If you’re tired of hearing that the “future of marketing is changing” every other week, you’re not alone. Many of these marketing fads and passing social media platforms will be gone before you can even think about a strategy. But one trend that is certainly not disappearing is mobile marketing. In 2014 mobile internet usage surpassed desktop for the very first time. And that trend continues its upward climb. While mobile marketing is here for good, it’s still unclear as to which mediums and techniques are going to prove the most successful in the long run. Today we’re going to discuss a few mobile marketing trends that we believe will come out on top when the dust of the mobile revolution settles.
Present: Geolocation; Future: Beacon Proximity
While utilizing mobile marketing means reaching consumers no matter where they are, the newer trend is reaching them because of where they are. Access to geolocation data used to be a privacy concern for many, but now 53% of consumers are willing to share their location to receive more relevant advertising. Beyond geolocation, retailers can also use beacon proximity marketing to target users via a local Wi-Fi or Bluetooth signal. This is the most relevant to retail locations who can beam discounts, specials, product videos, and more to any willing participants walking by.
Present: Video Ads; Future: Vertical Video
To everyone who predicted that “video is the future of marketing,” congratulations, you were correct. In fact, it’s no longer the future, it’s already here. According to Cisco, mobile data traffic grew nearly 70 percent in 2014, with 55 percent of that traffic spent on videos. And by 2019, it’s predicted that up to 72% of mobile traffic will be videos. But there is a particular trend that continues to grow with the rise of Snapchat, Periscope, and Meerkat: vertical video.
Once thought to be the bane of viewers’ eyeballs, new studies have shown users are extremely unlikely to rotate their phones to watch an ad. With everything literally at our fingertips, we’ve become understandably lazy. Considering you now have about one second of scrolling before your video is gone forever, vertical video offers an opportunity to grab consumers’ attention in an increasingly widespread format. One vertical video from Audi saw an 80% increase in effective video completion. For more information about utilizing video for marketing, read our piece on how to use video in brand storytelling.
Present: Make an App; Future: Make an App?
According to Flurry, U.S. consumers spent more time inside mobile applications than watching television in 2015. Naturally, this has led to a flooding of app stores from every brand, large and small.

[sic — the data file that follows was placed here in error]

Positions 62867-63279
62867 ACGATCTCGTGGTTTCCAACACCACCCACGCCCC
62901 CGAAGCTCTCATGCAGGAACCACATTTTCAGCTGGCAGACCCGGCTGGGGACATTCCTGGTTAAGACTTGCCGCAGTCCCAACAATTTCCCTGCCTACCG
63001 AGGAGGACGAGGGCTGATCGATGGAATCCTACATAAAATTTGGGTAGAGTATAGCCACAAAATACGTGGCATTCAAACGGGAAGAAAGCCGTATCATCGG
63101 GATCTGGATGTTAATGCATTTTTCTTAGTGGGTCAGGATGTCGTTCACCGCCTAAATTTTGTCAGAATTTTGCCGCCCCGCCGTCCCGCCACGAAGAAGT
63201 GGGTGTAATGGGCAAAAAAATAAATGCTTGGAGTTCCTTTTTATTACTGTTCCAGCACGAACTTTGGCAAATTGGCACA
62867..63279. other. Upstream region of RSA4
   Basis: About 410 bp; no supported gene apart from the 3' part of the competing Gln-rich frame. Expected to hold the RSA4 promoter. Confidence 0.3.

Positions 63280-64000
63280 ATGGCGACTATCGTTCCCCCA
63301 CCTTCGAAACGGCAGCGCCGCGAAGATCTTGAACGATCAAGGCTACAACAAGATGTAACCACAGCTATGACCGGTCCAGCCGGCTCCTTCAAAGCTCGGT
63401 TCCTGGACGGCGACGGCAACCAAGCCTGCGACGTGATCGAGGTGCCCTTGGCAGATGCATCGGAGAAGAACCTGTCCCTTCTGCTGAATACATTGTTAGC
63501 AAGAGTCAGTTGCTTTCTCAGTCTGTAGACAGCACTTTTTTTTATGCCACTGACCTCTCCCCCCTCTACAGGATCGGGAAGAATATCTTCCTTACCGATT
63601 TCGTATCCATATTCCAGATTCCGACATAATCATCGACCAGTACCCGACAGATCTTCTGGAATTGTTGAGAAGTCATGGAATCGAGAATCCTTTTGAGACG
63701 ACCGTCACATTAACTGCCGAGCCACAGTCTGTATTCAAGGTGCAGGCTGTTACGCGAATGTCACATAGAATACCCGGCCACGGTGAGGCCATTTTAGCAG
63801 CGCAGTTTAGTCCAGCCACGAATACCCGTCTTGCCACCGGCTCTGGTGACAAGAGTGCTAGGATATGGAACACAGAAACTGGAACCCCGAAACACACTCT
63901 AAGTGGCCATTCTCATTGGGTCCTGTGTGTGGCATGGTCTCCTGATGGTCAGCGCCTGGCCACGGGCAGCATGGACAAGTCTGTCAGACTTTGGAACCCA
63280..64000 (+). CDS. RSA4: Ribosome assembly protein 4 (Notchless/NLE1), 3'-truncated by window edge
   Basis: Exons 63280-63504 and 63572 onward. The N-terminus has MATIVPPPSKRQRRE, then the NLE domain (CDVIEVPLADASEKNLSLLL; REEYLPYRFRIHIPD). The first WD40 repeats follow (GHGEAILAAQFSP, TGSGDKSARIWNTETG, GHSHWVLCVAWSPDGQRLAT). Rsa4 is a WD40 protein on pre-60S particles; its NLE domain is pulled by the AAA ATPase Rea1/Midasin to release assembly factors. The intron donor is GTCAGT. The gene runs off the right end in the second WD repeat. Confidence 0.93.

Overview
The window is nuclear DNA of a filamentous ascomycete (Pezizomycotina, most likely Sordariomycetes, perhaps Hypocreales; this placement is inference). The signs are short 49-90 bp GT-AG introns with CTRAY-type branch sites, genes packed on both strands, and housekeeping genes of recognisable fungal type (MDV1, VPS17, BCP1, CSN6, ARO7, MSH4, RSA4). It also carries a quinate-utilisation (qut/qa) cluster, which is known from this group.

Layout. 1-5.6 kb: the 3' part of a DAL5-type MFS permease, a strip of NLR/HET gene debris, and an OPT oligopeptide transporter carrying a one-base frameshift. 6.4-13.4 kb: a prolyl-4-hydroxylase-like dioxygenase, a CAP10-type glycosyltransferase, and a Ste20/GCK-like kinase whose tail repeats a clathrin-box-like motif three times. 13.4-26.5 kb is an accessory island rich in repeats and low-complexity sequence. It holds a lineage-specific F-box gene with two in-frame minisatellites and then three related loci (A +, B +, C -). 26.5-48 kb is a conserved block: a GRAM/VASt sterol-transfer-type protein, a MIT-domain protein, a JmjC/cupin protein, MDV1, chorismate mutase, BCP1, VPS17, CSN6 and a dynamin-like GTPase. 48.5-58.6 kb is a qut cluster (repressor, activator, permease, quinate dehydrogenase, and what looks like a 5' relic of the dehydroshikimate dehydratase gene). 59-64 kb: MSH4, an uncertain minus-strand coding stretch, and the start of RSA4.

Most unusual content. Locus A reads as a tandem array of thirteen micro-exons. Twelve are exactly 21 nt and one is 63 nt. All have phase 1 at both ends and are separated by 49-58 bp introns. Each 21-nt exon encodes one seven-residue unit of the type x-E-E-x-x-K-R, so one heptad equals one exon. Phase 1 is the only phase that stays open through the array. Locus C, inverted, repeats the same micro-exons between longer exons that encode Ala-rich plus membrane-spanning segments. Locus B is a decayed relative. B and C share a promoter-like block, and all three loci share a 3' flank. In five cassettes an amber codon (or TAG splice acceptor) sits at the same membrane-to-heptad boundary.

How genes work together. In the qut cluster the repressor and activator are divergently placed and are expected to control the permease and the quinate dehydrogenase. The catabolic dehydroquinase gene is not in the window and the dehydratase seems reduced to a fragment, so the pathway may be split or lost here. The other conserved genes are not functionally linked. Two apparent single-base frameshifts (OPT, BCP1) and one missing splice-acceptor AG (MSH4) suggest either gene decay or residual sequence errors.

But before you run out and develop an app for your SMB, remember that more than 80% of app usage happens in the top five apps on a user’s phone. If you can imagine this list on your own phone, you know it’s going to be hard to break into that level. How many apps have you downloaded and never opened again? Instead, consider how to get your marketing into those top five apps. Of course there are plenty of businesses whose apps are generating returns, but the starting cost to develop an app is around $150,000 today, so before you allocate those resources, be sure the demand is there, and that your mobile site isn’t already the answer.
Present: Mobile & Social; Future: Mobile, Social & E-commerce
If you’re not creating mobile ads for social networks, you are already far behind the times. In fact, 78% of Facebook’s advertising revenue comes from mobile ads. Social media ads are great at raising brand awareness, extending reach, and increasing site traffic. Unfortunately, social media has shown paltry results when it comes to converting. But that number is on the rise.
People already shop on their phones. In fact, 50.3% of e-commerce traffic comes from mobile, though desktop still holds the lion’s share of revenue. Social has awkwardly lagged behind as the place no one wants to buy things. But we believe social is going to play an increasingly large part in e-commerce sales going forward, both on mobile and desktop.
Whatever your mobile marketing strategies are, it’s no question that in 2016, you already have some in place. The question going forward is whether or not you’ll be leading the pack in the way we interact with mobile in the future.